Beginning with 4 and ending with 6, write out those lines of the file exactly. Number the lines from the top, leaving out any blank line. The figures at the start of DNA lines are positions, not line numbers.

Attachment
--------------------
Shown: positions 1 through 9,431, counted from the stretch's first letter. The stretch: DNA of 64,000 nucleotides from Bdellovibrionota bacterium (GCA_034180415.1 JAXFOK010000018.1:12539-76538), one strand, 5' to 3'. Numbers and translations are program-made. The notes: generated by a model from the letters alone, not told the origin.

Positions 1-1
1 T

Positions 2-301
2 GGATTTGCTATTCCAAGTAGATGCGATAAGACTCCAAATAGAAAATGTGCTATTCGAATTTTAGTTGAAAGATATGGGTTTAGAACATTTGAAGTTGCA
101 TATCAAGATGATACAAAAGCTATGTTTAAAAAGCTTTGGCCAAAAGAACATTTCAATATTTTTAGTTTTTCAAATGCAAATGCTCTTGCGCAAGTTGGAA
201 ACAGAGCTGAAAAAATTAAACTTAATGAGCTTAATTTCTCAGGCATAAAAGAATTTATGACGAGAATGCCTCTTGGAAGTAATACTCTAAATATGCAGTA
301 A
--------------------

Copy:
Positions 2-301
2 GGATTTGCTATTCCAAGTAGATGCGATAAGACTCCAAATAGAAAATGTGCTATTCGAATTTTAGTTGAAAGATATGGGTTTAGAACATTTGAAGTTGCA
101 TATCAAGATGATACAAAAGCTATGTTTAAAAAGCTTTGGCCAAAAGAACATTTCAATATTTTTAGTTTTTCAAATGCAAATGCTCTTGCGCAAGTTGGAA